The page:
|Falcon 9, Dragon CRS-6 and 2 debris pieces, 20 minutes after launch|
I watched the live webcast of the launch, and then 20 minutes later I watched the Dragon craft make a pass through Orion low in the West, before entering Earth shadow.
With a pass so low in the west in the evening, I expected it to be faint, but it actually was easily visible by the naked eye reaching mag. +1.5 (about as bright as the brightest stars in Orion, barely fainter than Betelgeuse which it passed close by [edit: but see below...]). It was some 30-45 seconds late on Jon Mikel's estimated initial orbit.
My images show up to three additional, fainter objects (I did not see them visually) close to the Dragon (see image above which shows them al three). These are the two jettisoned solar panel covers, and either the jettisoned nose-cone or the Falcon 9 upper stage (probably the latter). Unlike the Dragon, which is steady, these three objects are irregular in brightness, as they are tumbling.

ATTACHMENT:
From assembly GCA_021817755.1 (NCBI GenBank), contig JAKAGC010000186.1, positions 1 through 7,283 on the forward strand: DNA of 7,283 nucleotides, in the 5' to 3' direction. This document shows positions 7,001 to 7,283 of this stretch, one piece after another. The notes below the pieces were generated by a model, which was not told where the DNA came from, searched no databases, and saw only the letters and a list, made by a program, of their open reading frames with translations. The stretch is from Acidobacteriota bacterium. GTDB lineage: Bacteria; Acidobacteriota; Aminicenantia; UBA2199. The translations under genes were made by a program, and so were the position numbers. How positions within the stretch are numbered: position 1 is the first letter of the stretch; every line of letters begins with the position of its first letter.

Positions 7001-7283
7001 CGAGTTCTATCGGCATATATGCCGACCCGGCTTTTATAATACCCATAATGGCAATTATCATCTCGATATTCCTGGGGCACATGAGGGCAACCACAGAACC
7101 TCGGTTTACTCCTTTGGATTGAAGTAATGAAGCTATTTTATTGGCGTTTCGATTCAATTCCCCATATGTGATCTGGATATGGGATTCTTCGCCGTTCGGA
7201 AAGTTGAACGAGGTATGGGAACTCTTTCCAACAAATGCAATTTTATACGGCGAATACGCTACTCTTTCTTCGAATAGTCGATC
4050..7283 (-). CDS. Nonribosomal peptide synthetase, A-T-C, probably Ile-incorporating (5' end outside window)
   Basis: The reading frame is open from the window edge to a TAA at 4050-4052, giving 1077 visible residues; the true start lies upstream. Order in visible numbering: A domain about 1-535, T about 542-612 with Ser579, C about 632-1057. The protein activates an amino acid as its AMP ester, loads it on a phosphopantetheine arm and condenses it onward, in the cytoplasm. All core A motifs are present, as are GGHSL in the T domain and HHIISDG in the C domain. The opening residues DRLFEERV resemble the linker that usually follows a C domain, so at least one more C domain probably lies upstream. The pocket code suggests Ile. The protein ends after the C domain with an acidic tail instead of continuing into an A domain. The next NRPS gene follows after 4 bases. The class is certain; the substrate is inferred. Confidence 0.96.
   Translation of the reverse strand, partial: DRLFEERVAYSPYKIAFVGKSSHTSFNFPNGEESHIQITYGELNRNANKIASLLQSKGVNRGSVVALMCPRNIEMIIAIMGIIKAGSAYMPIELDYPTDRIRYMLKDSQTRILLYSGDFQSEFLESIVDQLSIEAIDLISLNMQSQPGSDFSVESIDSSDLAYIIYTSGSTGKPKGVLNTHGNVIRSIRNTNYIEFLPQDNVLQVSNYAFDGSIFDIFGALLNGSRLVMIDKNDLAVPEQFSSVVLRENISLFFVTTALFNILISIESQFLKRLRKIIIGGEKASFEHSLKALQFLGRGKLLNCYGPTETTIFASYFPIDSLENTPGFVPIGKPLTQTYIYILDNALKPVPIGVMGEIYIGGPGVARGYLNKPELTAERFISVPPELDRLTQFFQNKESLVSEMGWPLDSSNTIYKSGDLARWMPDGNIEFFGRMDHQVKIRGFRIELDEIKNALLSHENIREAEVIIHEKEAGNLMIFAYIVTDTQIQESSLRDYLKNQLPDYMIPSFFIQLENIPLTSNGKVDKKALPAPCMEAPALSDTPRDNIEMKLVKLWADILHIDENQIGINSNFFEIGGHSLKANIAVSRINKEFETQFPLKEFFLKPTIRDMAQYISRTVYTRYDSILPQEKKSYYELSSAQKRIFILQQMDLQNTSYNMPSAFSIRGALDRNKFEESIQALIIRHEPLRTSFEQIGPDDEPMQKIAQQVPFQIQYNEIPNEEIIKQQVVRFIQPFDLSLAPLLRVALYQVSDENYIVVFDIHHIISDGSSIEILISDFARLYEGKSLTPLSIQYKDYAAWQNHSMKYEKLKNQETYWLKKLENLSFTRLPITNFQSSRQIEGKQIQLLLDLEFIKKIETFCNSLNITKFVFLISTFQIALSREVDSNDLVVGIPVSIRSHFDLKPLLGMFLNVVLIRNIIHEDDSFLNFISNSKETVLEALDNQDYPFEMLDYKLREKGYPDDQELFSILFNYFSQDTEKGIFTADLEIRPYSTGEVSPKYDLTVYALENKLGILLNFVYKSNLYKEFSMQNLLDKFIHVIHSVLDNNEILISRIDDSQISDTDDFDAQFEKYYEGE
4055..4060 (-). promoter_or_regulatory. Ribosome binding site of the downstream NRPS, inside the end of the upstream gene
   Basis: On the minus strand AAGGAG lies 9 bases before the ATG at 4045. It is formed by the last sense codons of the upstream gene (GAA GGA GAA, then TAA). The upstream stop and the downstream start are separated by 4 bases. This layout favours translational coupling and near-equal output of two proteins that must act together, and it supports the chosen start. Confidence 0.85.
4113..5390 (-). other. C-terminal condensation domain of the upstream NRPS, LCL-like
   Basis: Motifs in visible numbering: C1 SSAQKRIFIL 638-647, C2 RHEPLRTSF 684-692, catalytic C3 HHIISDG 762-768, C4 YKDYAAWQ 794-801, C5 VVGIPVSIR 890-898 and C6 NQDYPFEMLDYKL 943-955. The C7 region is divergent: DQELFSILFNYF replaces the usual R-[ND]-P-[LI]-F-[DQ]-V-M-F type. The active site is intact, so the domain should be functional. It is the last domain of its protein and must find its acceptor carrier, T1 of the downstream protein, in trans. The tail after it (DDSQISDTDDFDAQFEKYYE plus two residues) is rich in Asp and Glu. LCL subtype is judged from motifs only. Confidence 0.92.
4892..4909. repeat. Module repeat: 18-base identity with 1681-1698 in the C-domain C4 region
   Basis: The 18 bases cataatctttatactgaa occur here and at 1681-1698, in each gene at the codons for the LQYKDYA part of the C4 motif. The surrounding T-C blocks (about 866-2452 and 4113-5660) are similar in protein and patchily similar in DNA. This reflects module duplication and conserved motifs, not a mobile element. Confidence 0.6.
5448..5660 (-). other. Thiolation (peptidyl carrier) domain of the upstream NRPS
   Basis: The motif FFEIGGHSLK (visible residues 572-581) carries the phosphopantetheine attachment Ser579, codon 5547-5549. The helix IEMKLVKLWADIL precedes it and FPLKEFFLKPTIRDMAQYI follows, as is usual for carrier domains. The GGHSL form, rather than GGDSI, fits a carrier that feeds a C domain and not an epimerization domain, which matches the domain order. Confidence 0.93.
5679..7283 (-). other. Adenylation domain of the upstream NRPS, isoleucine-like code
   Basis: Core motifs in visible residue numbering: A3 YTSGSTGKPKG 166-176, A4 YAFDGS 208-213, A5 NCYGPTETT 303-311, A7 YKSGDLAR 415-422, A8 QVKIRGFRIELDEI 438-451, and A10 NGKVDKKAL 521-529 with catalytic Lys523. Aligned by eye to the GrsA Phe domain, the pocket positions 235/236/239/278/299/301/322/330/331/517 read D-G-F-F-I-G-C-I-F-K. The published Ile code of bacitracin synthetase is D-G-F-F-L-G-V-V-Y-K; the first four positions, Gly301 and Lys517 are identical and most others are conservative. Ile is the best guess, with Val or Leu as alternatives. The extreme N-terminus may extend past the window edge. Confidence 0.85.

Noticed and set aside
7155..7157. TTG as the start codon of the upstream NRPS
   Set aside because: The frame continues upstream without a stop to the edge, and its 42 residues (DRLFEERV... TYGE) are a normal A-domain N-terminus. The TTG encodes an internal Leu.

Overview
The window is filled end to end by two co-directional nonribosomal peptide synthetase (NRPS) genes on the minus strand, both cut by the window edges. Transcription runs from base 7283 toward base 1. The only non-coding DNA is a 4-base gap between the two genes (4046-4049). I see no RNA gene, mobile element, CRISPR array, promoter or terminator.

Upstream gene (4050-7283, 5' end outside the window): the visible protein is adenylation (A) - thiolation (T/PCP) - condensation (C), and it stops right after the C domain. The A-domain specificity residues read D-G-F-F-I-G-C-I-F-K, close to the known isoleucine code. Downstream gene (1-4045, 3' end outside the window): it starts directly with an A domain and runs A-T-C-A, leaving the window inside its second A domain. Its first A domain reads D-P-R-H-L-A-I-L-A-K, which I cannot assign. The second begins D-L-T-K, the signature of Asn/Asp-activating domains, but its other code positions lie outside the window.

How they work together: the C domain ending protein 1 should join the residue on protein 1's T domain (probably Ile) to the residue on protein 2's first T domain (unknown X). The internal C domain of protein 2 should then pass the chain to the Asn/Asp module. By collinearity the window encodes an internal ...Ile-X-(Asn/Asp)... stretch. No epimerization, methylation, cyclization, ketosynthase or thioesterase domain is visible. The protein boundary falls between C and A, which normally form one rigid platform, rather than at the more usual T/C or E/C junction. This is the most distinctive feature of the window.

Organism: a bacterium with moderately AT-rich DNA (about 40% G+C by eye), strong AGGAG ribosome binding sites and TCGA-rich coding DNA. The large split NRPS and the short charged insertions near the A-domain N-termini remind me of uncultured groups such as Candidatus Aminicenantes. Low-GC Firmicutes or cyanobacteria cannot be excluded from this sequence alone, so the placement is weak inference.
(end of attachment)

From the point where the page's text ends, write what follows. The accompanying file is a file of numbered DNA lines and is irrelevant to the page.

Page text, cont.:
[edit 15 Apr 10:15 UT: according to Cees Bassa the bright object is actually the Falcon 9 upper stage, the fainter object just above and very close to it the Dragon CRS-6, while the two flaring faint objects upper and bottom are the solar panel covers]
The image below is a stack (combination) of five images taken slightly earlier, showing the
|stack of five 2.5 second images separated by 10 seconds|
Two other single shots from that sequence, showing the debris pieces flashing up alongside the
Dragon and ISS will berth on April 16 and I hope to have some opportunity to observe them close together.
(many thanks to Jon Mikel for his orbital estimate)